Home' The Chronicle : Canberra Chronicle 03-02-2015 Contents Tuesday, February 3, 2015 - 10
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Streets and roads
essential, but avoid
the dreaded stroad
Member for Fraser
What s the difference between a street
and a road? According to planner
Charles Marohn, the difference is
fundamental to good urban design.
As Marohn sees it, roads get us
quickly from one place to another.
Streets are where people stroll and
We should think of roads like train
lines for cars. They have plenty of
lanes, sweeping curves and a high
Engineers love them.
Streets are where humanity
flourishes. Streets need wide
footpaths, with easy access for
bicycles and wheelchairs. The traffic is
slower, which keeps pedestrians safer
and allows drivers to stop when they
see an interesting store. A good street
captures economic value and builds
social capital. Communities love them.
We need both roads and streets. But
the problem with many cities around
the world is that their thoroughfares
have become stroads .
On a stroad, commuters are annoyed
that they re stuck in traffic, while the
pedestrians don t want to linger. Think
Parramatta Road in Sydney, or Sydney
Road in Melbourne.
Which brings me to our city. Walter
Burley Griffin said of Canberra that he
had planned an ideal city, a city that
meets my ideal of the city of the
future . But Griffin could never have
anticipated a few hundred kilometres
down the road from his Chicago office,
Henry Ford s incursions into mass
production would have a profound
impact on city planning for the next
When Griffin designed Canberra in
1911, Australia had one car for every
400 people. Now, we have nearly as
many cars as people. The distinction
between streets and roads didn t
matter a century ago.
Now, it s fundamental.
In terms of roads, the former federal
and the ACT government invested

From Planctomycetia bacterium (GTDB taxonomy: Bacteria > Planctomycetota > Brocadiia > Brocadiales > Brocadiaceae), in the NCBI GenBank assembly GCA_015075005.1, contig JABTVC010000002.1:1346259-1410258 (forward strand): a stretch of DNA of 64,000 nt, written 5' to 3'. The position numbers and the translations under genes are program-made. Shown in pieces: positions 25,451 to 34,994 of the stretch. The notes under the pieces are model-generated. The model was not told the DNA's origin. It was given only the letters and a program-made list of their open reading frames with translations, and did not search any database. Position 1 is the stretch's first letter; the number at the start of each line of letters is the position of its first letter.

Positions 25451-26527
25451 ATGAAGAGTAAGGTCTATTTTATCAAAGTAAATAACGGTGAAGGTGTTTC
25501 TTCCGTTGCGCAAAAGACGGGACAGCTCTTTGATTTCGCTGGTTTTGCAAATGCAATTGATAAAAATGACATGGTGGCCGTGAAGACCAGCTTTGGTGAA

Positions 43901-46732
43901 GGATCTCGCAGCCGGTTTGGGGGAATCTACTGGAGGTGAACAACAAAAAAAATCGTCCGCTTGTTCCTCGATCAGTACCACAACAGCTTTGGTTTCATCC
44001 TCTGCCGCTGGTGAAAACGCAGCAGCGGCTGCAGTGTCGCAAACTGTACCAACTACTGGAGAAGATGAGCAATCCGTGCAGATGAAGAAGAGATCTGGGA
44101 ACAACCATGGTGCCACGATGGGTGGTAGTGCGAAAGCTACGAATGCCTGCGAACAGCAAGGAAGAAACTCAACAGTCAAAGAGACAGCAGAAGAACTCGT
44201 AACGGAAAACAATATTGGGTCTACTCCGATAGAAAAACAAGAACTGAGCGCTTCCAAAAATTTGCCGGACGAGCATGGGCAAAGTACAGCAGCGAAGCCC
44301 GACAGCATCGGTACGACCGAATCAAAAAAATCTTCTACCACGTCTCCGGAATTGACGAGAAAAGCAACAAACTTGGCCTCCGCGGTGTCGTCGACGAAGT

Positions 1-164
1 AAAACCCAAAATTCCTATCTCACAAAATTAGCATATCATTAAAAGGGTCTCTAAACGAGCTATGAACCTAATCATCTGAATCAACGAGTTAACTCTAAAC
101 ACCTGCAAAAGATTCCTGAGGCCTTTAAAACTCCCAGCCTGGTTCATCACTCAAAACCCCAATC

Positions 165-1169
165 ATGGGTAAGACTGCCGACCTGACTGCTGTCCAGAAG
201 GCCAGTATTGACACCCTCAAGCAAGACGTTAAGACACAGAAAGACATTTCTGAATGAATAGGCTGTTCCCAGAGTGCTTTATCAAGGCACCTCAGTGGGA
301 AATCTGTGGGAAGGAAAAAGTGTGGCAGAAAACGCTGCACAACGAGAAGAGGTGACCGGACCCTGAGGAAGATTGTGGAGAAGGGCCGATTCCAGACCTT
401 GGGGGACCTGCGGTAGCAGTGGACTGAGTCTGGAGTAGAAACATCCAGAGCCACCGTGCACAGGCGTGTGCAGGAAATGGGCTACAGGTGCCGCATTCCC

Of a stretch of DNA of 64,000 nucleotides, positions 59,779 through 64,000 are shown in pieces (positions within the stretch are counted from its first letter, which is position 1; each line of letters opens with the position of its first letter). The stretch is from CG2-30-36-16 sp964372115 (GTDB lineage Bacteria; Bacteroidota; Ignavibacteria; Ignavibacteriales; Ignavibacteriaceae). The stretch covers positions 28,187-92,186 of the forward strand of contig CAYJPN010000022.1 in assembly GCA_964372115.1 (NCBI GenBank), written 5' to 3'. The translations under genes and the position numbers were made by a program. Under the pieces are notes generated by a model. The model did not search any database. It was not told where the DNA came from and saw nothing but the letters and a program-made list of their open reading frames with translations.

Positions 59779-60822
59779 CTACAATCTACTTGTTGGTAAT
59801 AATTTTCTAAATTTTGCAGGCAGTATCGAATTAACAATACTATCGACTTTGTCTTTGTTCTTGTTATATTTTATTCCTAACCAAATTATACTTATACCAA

$288 million in the Majura Parkway --
a major arterial that will shorten
But our city has also benefited from
the ACT government s initiatives
which have breathed new life into
streets such as Bunda and Childers.
In Lonsdale Street, Braddon, just
around the corner from my office,
good urban design is creating a street
where businesses profit and residents
Canberra needs both what Charles
Marohn would call streets and roads --
and a good mix of bikes, buses and
light rail. With smart design, we can
keep commuting times short, create
liveable urban spaces and avoid the
Patrick Moore, 74, is a volunteer tour guide at the Australian War Memorial.
Photo: Kimberley Granger
A gift and commitment to share stories
For about eight years, Patrick Moore
has been dedicated to helping others as
a volunteer guide with the Australian
With a special knack for
storytelling, the 74-year-old said he
was invested in sharing with visitors
the tales enveloped within the walls of
the memorial with visitors.
With a background in philosophy
and history, Mr Moore said he always
had a specific interest in Australian
Mr Moore is so invested in his
volunteer position he has just started
studying a master of arts in military
history degree from the University of
NSW through the Australian Defence
"You re continually training in this
business," he said.
"It s very rewarding. It s such a buzz
being able to share stories, and the
people that come here are quite
interesting in their own right -- some
people can tell me stories about their
experiences which is really quite
One of his favourite stories to tell
visitors to the Australian War
Memorial is the tale of Vivian
Mr Moore s flair for filling a
succinct story with fascinating facts is
one which only comes with
"The story tends to get a good
reaction, he said.
She was a nurse in World War II
and survived a massacre at a place
called Banka Island and then was a
prisoner of war for three and a half
He goes on with tidbits about the
life of Ms Bullwinkel, concluding the
story with, "she s an amazing
Despite the fact he was never sent to
war, he was too young to be
conscripted in the 1950s, and a year
too old to go to Vietnam, his volunteer
work at the memorial has become his
"I ve been retired for quite some
time . . . I can t imagine not being here
now," he said.
Catch a tour by Mr Moore on
Tuesday afternoon or Wednesday
morning weekly at the Australian War
Memorial. Tours vary from 30 to 90
minutes in duration and are free.
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